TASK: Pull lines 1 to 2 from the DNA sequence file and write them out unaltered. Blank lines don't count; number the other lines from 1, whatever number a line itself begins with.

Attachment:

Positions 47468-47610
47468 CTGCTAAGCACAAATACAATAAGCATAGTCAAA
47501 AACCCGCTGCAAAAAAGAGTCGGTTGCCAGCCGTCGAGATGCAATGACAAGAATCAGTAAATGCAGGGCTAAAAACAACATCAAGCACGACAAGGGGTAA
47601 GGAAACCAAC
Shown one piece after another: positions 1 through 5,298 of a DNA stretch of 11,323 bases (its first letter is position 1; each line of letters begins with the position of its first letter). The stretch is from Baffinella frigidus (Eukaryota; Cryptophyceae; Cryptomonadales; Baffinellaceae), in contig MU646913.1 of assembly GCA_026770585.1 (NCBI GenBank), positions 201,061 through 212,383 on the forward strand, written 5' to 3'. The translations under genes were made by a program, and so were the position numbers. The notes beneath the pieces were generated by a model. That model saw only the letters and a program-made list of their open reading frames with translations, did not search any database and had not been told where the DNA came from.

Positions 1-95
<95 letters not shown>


Positions 47468-47610
47468 CTGCTAAGCACAAATACAATAAGCATAGTCAAA